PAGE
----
• a sound amplifier vided with a central tubular surrounding flanged portion, nected at its inner a support proportion and a a horn con end to said tubular portion, said tubular portion being adapted to be connected with a source or" sound and having sound passages leading into said horn, diverging Walls arranged to form a sound chamber around said horn and secured at their inner end to said flanged portion, said support having sound passages leading into said surrounding chamber, and means for and means for simultaneousconnecting controlling said two sets of sound passages. 12.
  • a casting comprising a main tubular section provided between its ends with a surrounding flange, one end of said tubular section beingadapted to be connected with a source of sound, a horn having its inner end slipped over the other end of said tubular section, diverging walls arranged to form a sound chamber around said horn and secured at their inner ends to said flange, the axis of said tubular section being substantially coincident with the axes of said horn and said surrounding chamber, said tubular section having sound openings leading respectively to said chamber andsaid horn, and a valve in said tubular section for controlling said sound openings to vary the relative proportion of sound waves passing throughsaid horn and said chamber, t
  • a sound amplifier comprising walls arranged to form a diverging casing, a wall mounted within said casing to divide the same into two outwardly diverging sound chambers of diiierent tonal characteristics, said chambers being open at the larger outer ends for the emisslon of sound, means for the inner ends of said chambers with a source of sound, and a valve at the inner ends of said chambers for controlling the relative proportion of sound waves passan ing simultaneously through said chaI'nbers.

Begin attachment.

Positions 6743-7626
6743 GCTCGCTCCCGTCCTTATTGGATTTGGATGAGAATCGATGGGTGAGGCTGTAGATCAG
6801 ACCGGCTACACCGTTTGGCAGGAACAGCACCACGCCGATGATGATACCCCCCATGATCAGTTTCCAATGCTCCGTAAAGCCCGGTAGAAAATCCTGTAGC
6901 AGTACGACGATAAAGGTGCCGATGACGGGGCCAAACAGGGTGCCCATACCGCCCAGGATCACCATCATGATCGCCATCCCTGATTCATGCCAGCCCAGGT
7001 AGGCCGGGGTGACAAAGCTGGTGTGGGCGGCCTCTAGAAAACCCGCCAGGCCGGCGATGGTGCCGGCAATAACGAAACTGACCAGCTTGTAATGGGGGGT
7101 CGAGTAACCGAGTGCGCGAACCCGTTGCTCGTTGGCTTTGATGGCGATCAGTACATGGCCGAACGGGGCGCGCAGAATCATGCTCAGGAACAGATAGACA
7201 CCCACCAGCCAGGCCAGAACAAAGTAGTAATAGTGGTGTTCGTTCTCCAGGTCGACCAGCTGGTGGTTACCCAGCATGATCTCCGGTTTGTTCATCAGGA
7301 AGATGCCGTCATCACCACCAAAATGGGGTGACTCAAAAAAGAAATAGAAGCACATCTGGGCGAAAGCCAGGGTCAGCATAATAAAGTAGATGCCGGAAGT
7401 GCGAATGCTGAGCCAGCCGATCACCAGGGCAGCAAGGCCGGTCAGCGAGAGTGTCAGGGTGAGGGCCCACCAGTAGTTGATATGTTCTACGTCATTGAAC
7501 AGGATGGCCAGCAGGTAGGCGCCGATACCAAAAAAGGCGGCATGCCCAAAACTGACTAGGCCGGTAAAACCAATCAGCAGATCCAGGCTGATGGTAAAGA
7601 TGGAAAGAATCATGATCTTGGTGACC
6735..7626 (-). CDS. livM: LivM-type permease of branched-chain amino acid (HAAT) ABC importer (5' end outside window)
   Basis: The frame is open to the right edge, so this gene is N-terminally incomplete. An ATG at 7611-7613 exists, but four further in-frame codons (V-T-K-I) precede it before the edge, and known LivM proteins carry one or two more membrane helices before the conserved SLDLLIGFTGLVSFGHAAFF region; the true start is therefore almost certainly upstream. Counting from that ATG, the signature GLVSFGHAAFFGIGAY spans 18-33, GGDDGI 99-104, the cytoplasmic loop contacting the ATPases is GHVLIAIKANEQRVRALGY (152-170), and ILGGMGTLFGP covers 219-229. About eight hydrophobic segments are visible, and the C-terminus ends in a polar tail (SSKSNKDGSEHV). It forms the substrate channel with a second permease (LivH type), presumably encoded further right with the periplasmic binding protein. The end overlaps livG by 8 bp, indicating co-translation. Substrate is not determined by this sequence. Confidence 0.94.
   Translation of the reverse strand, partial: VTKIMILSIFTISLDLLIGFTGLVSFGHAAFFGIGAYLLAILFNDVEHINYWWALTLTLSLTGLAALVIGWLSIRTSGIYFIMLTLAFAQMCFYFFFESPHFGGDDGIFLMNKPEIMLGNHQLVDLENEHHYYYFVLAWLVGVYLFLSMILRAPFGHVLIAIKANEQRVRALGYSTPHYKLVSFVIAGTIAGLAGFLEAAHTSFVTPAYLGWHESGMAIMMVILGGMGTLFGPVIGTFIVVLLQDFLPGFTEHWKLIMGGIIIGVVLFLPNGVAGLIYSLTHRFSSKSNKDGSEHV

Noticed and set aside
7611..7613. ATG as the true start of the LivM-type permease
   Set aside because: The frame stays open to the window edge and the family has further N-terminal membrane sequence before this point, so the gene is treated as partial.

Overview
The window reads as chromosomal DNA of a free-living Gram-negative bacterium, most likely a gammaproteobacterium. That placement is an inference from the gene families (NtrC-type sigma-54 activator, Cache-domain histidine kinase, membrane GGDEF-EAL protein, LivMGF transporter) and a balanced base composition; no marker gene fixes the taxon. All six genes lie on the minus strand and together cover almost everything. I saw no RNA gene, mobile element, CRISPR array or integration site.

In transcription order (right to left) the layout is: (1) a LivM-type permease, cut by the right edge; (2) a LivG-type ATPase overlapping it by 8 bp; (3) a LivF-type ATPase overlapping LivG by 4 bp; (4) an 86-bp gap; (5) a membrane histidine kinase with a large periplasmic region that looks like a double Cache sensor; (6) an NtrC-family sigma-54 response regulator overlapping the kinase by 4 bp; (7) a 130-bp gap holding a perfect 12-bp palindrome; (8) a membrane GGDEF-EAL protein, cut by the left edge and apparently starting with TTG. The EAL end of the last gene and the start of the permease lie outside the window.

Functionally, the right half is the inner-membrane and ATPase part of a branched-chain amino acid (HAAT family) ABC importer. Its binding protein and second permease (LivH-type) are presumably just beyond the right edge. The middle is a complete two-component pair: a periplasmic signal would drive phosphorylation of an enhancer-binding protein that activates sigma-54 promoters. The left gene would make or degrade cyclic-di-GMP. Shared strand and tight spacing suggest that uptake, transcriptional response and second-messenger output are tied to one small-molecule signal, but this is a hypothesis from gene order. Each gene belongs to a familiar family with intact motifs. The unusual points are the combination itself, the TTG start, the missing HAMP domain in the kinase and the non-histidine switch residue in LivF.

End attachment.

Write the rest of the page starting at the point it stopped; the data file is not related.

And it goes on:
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Description

Ailg, 2s ,"1'924; 1,506,393 A. A. THOMAS 50mm AMPLIFIER Original Filed Nov. 16, 1922 INVENTOR Patented Aug. 26, 1924.
UNITED STATES ADOLPH THOMAS, OF NEW YORK, N. Y.
souNn mrnrrmn.
Original application filed November 16, 1922. Serial No. 601,237. Divided November 19, 1923.
To all whom it may comem:
Be it known that I, ADOLPH A. THOMAS,
a citizen of the United States, and a resident of the city of New York, county and State of New York, have invented new and useful Improvements in Sound Amplifiers, of which the following is a specification.
My invention relates to acoustic devices for amplifying sounds produced by vibratory diaphragms, as in phonographs, telephone receivers, radio receiv'ing'apparatus, and the like. The object of my invention is to produce a sound-amplifier giving im proved tone effects and capable of adjustment to control the quality and volume of the amplified sounds.
The most common form of sound-amplifier in use is a horn or megaphone. Tn fact, this type of amplifier is employed almost universally in phonographs and radio loudspeakers. Everybody familiar with am plifying horns knows that they possess certain inherent objections in reference to tone quality. These objections are best described by saying that horns give out sounds of an unnatural horny quality with consequent loss in clearness. In an endeavor to reduce this defect as much as possible, manufacturers have putin the market a great variety of shapes and sizes of horns constructed of various kinds of materials.
It is known that metal horns produce hard penetrating sounds, which may become particularly ofi'ensive in the higher tones, especially when the vibrations of the diaphragms are of considerable amplitude. This is a common experience. So that, while the tones of a metal horn have volume, they are defective in quality and distinctness.
On the other hand, horns of non-metallic materialsuch as wood, fiber, compressed paper, composition and the like-produce sounds of considerably less volume than corresponding horns of metal. l/Vhile these softer tones may be preferable to the loud sounds of a metal horn when the vibrations of the diaphragm are strong, there is the on jection that a non-metallic horn has little carrying power when the diaphragm vibrations are weak.
Attempts have heretofore been made to damp or weaken the action of phonograph horns by choking back the sounds. This has been done either by partially closing and this application filed Serial No. 675,567.